We evaluated the non-voting Class A-1 convertible preferred stock and common stock warrants sold in the Initial Closing and the Class A-2 convertible preferred stock and common stock warrants sold in the Milestone Closing under ASC 480, Distinguishing Liabilities from Equity, and ASC 815, Derivatives and Hedging, and determined permanent equity treatment was appropriate for these freestanding financial instruments. The Initial Closing and Milestone Closing did not include any embedded features that required bifurcation. The non-voting Class A-2 convertible preferred stock and warrants issuable under the Milestone Closing were not subject to accounting recognition until the Milestone Closing occurred, as the terms of the Milestone Closing did not provide a right or an obligation on either us nor the Purchasers.
A total of 321,748 and 1,648,875 shares of Class A-2 convertible preferred stock were converted into 3,217,480 and 16,488,750 shares of common stock, respectively, during the three and nine months ended September 30, 2020. A total of 159,198 shares of Class A-1 convertible preferred stock were converted into 1,591,980 shares of common stock during the nine months ended September 30, 2020. No shares of Class A-1 convertible preferred stock were converted into common stock during the three months ended September 30, 2020. No warrants were exercised during the three months and nine months ended September 30, 2020 or 2019.
On December 12, 2018, we entered into a Common Stock Sales Agreement (the “Stock Sales Agreement”) with H.C. Wainwright & Co., LLC (“HCW”), pursuant to which we may sell and issue shares of our common stock from time to time through HCW, as our sales agent (the “ATM Offering”). We have no obligation to sell any shares of common stock in the ATM Offering, and may at any time suspend offers under the Stock Sales Agreement or terminate the Stock Sales Agreement. Subject to the terms and conditions of the Stock Sales Agreement, HCW will use its commercially reasonable efforts to sell shares of our common stock from time to time based upon our instructions (including any price, time or size limits or other parameters or conditions the we may impose). We will pay HCW a commission of 3.0% of the gross sales price of any shares sold under the Stock Sales Agreement. No shares were sold under the Stock Sales Agreement during the three and nine months ended September 30, 2020. No shares were sold under the Stock Sales Agreement during the three months ended September 30, 2019. A total of 1,903,880 shares were sold for proceeds of $2.1 million (net of approximately $0.1 million in commissions) under the Stock Sales Agreement during the nine months ended September 30, 2019.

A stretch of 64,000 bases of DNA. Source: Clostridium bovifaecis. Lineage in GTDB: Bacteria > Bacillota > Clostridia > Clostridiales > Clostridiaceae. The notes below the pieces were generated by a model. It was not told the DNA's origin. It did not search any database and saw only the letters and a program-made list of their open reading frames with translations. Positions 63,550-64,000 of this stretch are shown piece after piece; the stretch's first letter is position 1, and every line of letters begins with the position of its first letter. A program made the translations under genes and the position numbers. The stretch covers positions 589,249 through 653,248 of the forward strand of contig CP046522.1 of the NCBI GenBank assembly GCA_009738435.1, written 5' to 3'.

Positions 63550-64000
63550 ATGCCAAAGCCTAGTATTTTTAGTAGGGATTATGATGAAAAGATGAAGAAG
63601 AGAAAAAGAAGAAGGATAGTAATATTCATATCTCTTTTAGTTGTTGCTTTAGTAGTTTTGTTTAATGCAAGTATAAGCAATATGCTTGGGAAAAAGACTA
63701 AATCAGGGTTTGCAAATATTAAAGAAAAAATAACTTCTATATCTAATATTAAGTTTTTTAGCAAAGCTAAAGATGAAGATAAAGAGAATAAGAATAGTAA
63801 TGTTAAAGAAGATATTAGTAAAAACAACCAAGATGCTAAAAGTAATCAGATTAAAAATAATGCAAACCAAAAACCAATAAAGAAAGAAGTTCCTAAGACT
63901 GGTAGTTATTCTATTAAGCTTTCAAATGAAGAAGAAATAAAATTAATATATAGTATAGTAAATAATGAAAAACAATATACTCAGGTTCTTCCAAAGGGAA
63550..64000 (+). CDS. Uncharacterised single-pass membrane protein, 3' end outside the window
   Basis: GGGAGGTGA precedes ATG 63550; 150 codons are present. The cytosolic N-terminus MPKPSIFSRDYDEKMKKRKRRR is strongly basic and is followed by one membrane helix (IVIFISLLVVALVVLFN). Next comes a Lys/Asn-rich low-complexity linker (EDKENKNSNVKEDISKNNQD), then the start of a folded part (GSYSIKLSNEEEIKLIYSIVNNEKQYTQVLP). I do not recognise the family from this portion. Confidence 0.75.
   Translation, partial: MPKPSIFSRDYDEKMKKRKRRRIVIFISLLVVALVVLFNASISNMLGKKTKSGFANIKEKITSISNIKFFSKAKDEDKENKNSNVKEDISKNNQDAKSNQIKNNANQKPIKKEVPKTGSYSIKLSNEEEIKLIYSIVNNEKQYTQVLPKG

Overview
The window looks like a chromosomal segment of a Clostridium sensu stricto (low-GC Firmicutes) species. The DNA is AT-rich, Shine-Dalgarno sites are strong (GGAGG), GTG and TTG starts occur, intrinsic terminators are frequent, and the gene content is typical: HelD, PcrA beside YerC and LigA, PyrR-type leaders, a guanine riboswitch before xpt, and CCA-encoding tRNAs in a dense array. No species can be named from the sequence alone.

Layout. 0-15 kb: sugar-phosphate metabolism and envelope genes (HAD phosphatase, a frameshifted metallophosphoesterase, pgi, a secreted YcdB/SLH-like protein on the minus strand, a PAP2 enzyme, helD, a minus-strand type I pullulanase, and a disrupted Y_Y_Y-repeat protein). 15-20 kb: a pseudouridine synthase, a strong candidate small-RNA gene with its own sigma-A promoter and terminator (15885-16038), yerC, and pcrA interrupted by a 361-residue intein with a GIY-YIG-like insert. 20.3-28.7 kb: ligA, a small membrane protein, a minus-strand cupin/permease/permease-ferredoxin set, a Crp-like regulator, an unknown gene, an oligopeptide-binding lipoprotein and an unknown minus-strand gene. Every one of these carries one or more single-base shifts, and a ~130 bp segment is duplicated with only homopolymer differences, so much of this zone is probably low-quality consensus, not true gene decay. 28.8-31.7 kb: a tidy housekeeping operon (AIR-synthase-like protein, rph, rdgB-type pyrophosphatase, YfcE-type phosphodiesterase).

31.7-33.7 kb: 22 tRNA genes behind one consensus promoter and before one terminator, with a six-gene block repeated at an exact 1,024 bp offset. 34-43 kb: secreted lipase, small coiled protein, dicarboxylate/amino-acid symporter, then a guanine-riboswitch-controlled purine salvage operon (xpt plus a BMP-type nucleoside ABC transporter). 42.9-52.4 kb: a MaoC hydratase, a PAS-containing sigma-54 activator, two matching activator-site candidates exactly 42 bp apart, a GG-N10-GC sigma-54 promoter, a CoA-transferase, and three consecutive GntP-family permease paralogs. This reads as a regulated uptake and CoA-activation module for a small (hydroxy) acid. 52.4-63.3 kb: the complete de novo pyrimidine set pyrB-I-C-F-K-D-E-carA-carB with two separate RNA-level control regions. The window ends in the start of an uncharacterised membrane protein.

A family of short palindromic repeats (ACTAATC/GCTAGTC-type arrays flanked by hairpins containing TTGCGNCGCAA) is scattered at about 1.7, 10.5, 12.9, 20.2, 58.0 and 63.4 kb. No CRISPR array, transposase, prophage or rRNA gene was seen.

Shares Reserved for Future Issuance
The following shares of common stock were reserved for future issuance as of September 30, 2020 (in thousands):
|Class A-1 convertible preferred stock outstanding (as-converted)||2,567 |
|Class A-2 convertible preferred stock outstanding (as-converted)||16,395 |
|Initial Closing warrants||13,890 |
|Milestone Closing warrants||32,884 |
|Common stock options outstanding||6,800 |
|RSUs outstanding||51 |
|Common stock available for future grant under 2019 Equity Incentive Plan||888 |
|Employee Stock Purchase Plan||188 |
|Total common shares reserved for future issuance||73,663 |
The following table summarizes our stock option and RSU activity (together Stock Awards) under all equity incentive plans for the nine months ended September 30, 2020 (shares in thousands):
|Weighted average grant date fair value|
|Stock Awards outstanding at December 31, 2019||3,098 ||$||1.17 ||129 ||$||1.50 |
|Granted||3,861 ||$||1.20 ||— ||$||— |
|Exercised (options) or Vested (RSUs)||(1)||$||0.95 ||(59)||$||1.50 |
|Canceled/forfeited/expired||(158)||$||4.82 ||(19)||$||1.50 |
|Stock Awards outstanding at September 30, 2020||6,800 ||$||1.10 ||51 ||$||1.50 |